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Book Review:  Seveneves

Reviewed by: Robert A. Lee
Title: Seveneves
Author: Neal Stephenson
Format: Hardcover/Kindle/Audible
Pages: 880
Publisher: William Morrow
Date: May 2015
Retail Price: $35.00/$16.99/$24.99
ISBN: 978-0062190376

This very long and detailed novel starts literally with a bang as the Earth’s Moon is torn apart by some unknown force. At first, mankind views it with awe. But this changes to fear as scientists determine that the resulting pieces will continue to fragment and then rain down upon the Earth in two years. The resulting “Hard Rain” will be a mass extinction event which will destroy the entire biosphere. It is estimated that the Earth will be uninhabitable for thousands of years.

There is surprisingly little panic as NASA, ESA, Russia, China and private space firms all rush to create and send to orbit as many supplies and small tin can “Arklets” as possible. Before anything can arrive and dock with the ISS, however, a crash expansion of docking ports is required. Astronauts are sent up with semi-suicidal one-man bubbles which they can use as a base for spacewalks since the ISS is not set up to support additional crew. Then, the main specialists arrive in the next set of rockets to assemble additional ISS living space and a torus to provide artificial gravity. Finally, the “General Population” or GP, is launched. These are the majority of the survivors of the disaster, and they arrive in space and live in seven-man Arklets. Each country selects two of their best children for space training to form the GP. The overall plan is for the Arklets to fly formation with the ISS and group themselves as triads or heptads, allowing this “Cloud Ark” to more easily outmaneuver incoming Moon rocks and to minimize fatalities if a grouping is hit.

The author, Stephenson, spends the first two thirds of the book, or 600 pages, describing in detail all of the hardware and space activities required to save a small portion of humanity. Included are side stories of desperate attempts to retrieve a piece of a comet for fuel and arguments among the “Spacers” about whether to stay in place, head for “clear space,” try to land on a large fragment of the Moon to hunker down, or even to attempt to colonize Mars. This section comes to a close as the meaning of the book’s title, Seveneves, is revealed and sets up the final third of the novel.

The book then jumps ahead 5,000 years. The Spacers are now three billion strong and have split themselves into seven races via genetic engineering. They have returned to Earth and have been seeding it with flora and fauna to make it habitable once more. Again, the author goes into great detail about the “Ring Habitats” they have built surrounding the Earth to the point of giving names to each of the sections and sub-sections. The seven Spacer races have now split into two factions, Red and Blue, and each attempts to out-colonize the other in near Earth space and on the newly terraformed planet. Each faction employs space tethers, mini robots, and propaganda as the groups vie for supremacy.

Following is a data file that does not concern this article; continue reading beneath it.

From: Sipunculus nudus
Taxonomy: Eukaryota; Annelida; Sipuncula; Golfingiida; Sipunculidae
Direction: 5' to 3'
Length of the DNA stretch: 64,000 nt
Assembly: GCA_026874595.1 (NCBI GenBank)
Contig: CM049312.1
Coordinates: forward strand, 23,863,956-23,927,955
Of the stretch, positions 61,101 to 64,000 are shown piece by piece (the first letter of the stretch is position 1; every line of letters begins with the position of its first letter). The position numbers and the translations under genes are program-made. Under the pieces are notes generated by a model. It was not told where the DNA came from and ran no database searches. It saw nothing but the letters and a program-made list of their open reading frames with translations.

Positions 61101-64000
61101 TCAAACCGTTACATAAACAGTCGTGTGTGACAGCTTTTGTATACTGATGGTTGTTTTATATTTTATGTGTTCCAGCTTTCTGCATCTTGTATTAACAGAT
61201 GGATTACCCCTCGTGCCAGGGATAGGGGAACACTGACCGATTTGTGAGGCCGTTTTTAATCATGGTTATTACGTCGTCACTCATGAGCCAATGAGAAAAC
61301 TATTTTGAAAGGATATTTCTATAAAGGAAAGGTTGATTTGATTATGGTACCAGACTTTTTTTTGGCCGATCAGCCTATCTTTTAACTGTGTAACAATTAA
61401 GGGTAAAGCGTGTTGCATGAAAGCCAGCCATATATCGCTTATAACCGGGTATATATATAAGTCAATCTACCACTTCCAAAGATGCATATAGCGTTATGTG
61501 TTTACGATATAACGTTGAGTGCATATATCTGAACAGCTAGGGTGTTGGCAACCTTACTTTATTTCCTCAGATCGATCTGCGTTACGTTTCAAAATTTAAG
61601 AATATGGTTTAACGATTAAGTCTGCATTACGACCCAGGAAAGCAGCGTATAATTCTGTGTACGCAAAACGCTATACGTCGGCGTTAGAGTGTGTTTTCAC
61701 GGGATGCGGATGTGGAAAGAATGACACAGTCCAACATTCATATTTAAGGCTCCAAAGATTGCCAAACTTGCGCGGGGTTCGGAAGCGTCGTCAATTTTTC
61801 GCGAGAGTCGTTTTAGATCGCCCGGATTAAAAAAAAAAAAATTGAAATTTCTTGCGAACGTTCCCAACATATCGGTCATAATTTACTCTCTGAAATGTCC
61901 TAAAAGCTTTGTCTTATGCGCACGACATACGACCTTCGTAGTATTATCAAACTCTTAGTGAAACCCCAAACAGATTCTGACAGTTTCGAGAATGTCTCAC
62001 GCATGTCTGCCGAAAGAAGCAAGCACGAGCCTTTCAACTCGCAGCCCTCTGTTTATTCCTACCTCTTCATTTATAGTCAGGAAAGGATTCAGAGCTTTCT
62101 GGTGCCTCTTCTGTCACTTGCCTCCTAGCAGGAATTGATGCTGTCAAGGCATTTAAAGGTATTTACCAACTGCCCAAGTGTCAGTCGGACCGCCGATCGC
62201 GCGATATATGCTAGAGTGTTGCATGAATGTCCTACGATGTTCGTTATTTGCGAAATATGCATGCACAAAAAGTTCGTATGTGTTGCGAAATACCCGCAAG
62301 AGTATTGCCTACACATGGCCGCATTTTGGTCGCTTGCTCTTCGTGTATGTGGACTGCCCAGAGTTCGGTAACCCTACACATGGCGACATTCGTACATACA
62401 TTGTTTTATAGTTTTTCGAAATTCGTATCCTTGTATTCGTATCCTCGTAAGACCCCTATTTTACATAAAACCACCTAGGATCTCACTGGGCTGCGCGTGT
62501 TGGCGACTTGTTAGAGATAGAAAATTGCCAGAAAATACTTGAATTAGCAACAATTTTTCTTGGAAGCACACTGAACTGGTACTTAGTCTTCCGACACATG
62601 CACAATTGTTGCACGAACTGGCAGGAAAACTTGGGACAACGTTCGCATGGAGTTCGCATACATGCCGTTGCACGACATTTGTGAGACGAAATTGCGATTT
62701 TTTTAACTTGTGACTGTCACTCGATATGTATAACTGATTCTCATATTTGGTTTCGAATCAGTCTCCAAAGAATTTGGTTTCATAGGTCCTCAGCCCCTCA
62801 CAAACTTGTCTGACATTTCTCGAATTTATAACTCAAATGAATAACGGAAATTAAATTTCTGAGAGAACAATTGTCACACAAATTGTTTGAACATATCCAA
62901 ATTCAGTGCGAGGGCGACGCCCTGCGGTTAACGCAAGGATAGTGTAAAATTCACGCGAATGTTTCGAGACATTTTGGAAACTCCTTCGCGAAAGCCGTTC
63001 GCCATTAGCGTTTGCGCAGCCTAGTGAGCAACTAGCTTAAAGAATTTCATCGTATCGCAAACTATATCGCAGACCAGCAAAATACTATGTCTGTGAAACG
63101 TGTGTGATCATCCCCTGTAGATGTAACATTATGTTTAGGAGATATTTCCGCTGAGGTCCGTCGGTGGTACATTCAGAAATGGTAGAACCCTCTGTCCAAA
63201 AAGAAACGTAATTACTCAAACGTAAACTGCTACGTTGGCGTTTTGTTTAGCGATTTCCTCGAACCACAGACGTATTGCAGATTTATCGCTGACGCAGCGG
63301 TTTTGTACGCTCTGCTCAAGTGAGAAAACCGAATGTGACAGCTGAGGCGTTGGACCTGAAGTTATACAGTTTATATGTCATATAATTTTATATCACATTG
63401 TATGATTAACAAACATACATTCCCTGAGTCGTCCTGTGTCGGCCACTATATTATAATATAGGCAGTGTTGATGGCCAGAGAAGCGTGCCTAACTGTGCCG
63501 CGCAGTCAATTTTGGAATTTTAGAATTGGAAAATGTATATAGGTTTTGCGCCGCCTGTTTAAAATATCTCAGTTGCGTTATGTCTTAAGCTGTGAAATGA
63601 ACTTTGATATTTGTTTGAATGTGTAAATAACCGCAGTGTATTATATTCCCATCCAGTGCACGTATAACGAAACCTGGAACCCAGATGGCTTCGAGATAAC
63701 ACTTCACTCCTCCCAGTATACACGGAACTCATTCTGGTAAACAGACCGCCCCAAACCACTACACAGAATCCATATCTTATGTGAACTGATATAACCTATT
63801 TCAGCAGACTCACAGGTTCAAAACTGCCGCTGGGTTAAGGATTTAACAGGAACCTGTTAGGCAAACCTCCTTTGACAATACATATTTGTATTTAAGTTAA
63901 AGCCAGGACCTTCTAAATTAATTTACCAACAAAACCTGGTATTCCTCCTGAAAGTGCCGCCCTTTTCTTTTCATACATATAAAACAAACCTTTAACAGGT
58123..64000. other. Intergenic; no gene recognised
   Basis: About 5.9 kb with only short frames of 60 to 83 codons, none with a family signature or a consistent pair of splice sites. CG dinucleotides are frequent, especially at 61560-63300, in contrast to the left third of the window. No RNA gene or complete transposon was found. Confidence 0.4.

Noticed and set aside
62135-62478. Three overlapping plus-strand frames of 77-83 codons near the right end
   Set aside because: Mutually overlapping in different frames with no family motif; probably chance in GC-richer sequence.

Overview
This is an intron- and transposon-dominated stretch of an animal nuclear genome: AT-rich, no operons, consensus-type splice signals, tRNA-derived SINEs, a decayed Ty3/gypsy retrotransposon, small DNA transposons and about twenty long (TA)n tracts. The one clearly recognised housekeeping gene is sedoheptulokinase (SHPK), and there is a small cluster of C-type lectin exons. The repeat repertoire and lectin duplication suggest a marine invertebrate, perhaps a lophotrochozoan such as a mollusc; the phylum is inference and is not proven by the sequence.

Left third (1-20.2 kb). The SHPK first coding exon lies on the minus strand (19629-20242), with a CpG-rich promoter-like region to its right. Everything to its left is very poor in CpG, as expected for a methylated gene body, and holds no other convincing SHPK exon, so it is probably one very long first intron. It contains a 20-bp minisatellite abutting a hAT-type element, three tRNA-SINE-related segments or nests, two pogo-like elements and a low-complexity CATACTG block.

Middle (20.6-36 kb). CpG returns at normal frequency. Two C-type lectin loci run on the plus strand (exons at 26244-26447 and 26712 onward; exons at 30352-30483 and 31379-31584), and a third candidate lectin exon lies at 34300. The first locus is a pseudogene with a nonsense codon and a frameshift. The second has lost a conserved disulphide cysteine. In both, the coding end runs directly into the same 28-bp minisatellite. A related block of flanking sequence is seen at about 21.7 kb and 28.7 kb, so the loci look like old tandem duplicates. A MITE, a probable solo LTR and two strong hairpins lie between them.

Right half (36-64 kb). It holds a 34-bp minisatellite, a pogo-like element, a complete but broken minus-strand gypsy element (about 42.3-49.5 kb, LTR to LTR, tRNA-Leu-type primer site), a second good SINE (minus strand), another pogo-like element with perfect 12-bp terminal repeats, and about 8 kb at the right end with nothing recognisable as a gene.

NSS members will no doubt enjoy the first part of the book. Plenty of near-Earth space activities are described in great depth, and the inevitable crises are overcome with ingenuity. Although the characters are a bit one-dimensional, each is consistent and plays a vital part in the story, with a number of surprises introduced. The last part of the book is a bit jarring as it starts with a diagram of the habitats surrounding the Earth in a ring 5,000 years from now. It even includes color codes showing which races live in which habitats. People who enjoy detailed world building will like this section, as there are many long descriptions about how the inhabitants live and move between the abodes of the ring and the surface of the Earth. However, some readers may get overwhelmed with all of the extraneous items that are introduced that are not integral to the plot. Eventually, the two factions make a surprising discovery on the planet, and the novel ends with a hopeful plan for humanity to move forward into the future.

This novel is perfect for those who like long, detailed, epic, grand, near-Earth space adventures.

© 2015 Robert A. Lee

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Updated Sun, Jul 12, 2015 at 10:51:16
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